Strategic planning for oncology practices is more important today than ever before, with the oncology landscape rapidly evolving, driven by complex issues not encountered previously. For example, the emergence of value-based care has added new layers of complexity to cancer care, because clinical changes associated with team-based care and documentation and data-tracking requirements are significant. Practices today are also tasked with finding ways to expand patient access to ancillary support services that improve satisfaction and outcomes, while also keeping costs down.
The competitive advantage given to hospital-based cancer facilities is also a concern, because those are typically reimbursed 40% to 60% more than community practices for the same service. Consequently, hospitals have been building and acquiring cancer centers at breakneck speed over the past decade, in search of enhanced revenue. This has caused a massive consolidation of oncology practices, and a significant migration of cancer care from community centers to the hospital setting.
The 340B drug program that enables many hospitals to buy cancer drugs at a discount gives them an even greater advantage. This market consolidation has caused increased difficulty for patients who need convenient access to care—navigating a vast hospital campus is not easy for a healthy person, much less for a patient with cancer undergoing treatment. In addition, the higher hospital reimbursement rates translate into increased costs for patients, adding financial burden and stress at a time when they should be concentrating on their health, not their pocketbooks.
Navigating through this volatile landscape has become increasingly challenging. As a result, it is imperative for oncology practices today to stay abreast of the changes occurring in oncology to succeed.
The US Oncology Network places a strong focus on strategic planning for its affiliated oncology practices. Although practices cannot control the local environment they operate in, they can control how they respond to it. Through thoughtful strategic planning, oncology practices can prepare for what is coming and capitalize on opportunities that will enable them to thrive.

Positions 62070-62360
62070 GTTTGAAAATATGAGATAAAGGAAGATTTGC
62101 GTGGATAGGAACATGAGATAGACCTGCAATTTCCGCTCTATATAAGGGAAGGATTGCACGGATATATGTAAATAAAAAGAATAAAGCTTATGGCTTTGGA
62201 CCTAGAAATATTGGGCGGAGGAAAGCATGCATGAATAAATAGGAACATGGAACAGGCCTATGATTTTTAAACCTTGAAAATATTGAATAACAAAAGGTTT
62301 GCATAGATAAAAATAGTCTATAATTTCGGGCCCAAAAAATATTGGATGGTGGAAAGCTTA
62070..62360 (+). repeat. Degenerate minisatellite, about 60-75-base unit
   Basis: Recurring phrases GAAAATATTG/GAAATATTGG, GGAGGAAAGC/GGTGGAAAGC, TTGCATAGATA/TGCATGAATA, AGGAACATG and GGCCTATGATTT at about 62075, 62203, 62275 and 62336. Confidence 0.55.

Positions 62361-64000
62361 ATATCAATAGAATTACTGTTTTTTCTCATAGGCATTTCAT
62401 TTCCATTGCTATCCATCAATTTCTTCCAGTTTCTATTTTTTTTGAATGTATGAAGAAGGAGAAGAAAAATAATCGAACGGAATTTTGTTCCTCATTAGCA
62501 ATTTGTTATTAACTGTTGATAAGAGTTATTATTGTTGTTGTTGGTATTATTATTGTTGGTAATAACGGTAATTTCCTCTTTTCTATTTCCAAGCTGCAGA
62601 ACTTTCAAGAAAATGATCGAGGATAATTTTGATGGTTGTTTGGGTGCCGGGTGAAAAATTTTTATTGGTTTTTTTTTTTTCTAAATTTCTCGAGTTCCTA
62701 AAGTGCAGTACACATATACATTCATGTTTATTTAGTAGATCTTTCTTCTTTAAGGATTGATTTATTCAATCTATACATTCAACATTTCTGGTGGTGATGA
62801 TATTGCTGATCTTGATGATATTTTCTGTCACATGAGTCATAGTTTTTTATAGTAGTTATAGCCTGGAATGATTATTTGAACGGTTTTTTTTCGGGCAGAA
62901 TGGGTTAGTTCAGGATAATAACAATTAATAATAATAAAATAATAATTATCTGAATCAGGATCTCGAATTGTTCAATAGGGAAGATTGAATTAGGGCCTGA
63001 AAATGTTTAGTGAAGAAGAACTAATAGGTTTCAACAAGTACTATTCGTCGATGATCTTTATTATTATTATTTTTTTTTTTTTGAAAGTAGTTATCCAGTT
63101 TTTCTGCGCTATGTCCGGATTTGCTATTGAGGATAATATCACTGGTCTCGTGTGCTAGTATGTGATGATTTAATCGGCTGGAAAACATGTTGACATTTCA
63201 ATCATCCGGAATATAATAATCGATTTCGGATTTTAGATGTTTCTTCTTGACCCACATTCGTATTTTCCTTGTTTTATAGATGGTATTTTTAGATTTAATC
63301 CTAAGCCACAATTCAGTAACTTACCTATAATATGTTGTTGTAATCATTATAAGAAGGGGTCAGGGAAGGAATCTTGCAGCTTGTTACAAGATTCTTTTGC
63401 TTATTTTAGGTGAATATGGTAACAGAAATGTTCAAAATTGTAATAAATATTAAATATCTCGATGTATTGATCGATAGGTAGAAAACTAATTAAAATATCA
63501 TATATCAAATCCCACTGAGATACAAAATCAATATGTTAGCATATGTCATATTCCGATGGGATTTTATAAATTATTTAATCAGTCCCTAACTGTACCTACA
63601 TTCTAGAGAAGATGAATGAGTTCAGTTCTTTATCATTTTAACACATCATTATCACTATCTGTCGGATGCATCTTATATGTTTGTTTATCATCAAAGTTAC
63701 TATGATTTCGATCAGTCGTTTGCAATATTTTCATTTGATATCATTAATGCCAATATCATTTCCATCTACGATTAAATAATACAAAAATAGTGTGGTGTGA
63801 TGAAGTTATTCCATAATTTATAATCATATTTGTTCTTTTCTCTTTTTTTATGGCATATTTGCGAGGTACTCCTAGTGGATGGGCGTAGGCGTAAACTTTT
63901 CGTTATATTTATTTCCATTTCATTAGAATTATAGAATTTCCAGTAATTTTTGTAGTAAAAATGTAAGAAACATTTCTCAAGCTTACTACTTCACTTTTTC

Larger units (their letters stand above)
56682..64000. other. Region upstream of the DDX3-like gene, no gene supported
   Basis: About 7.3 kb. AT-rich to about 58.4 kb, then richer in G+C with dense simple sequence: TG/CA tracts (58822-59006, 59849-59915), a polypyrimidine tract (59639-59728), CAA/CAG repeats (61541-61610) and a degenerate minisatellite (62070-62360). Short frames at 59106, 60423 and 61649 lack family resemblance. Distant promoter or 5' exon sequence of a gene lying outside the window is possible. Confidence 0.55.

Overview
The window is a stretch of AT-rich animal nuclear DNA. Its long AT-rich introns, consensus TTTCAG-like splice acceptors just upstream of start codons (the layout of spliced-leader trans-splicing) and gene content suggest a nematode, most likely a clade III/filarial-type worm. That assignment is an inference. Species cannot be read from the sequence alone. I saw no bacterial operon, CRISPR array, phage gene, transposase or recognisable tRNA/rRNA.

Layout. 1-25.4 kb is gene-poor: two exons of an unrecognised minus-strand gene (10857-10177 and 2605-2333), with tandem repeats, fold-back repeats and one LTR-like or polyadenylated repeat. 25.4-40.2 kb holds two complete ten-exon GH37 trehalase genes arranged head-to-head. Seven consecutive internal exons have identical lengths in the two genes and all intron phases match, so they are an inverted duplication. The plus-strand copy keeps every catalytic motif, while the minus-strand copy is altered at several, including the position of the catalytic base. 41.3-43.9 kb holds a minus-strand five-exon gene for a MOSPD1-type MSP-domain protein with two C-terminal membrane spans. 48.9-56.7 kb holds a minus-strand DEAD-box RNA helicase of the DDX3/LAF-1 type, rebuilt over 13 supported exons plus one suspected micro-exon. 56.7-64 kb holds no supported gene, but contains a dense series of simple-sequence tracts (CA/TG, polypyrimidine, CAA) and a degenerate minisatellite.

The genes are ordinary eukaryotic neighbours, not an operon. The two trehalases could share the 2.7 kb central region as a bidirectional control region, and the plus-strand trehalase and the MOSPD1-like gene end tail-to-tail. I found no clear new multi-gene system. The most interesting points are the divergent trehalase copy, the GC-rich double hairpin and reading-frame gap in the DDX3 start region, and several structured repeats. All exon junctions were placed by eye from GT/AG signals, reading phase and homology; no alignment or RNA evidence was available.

Strategic Planning Can Drive Success
In simple terms, strategic planning is a process that defines a practice’s priorities and strategies for the foreseeable future and then allocates resources to enable the practice to execute those strategies.
Strategic planning can also help practices to succeed, by providing advantages that enhance key business, operational, and/or clinical areas.
Strategic planning and executing on priorities have definite financial benefits. For example, a large, 29-physician multidisciplinary practice in The US Oncology Network that has been in business for more than 40 years built its first strategic plan approximately 3 years ago. After executing on just one of its priorities, the practice anticipated adding approximately $2.8 million to its bottom line.
Another large multidisciplinary practice in the network created its strategic plan in 2015. Its first priority was launching an in-office dispensing oral drug program, because the use of oral drugs has increased significantly in recent years. Physician leaders believed that in-office dispensing would deliver less fragmented care, provide patients a convenient service, decrease costs, and improve adherence. In addition to achieving these goals, executing on the in-office dispensing priority opened up an exciting new revenue stream for the practice.
Establishing a Common Culture
Strategic planning can also play a role in creating unity and a common culture within a practice. It is very common today for oncology practices to merge to take advantage of the benefits that a larger organization can provide. When this occurs, it is common for employees from each individual practice to maintain their existing company culture, with differing ideas about what is most important.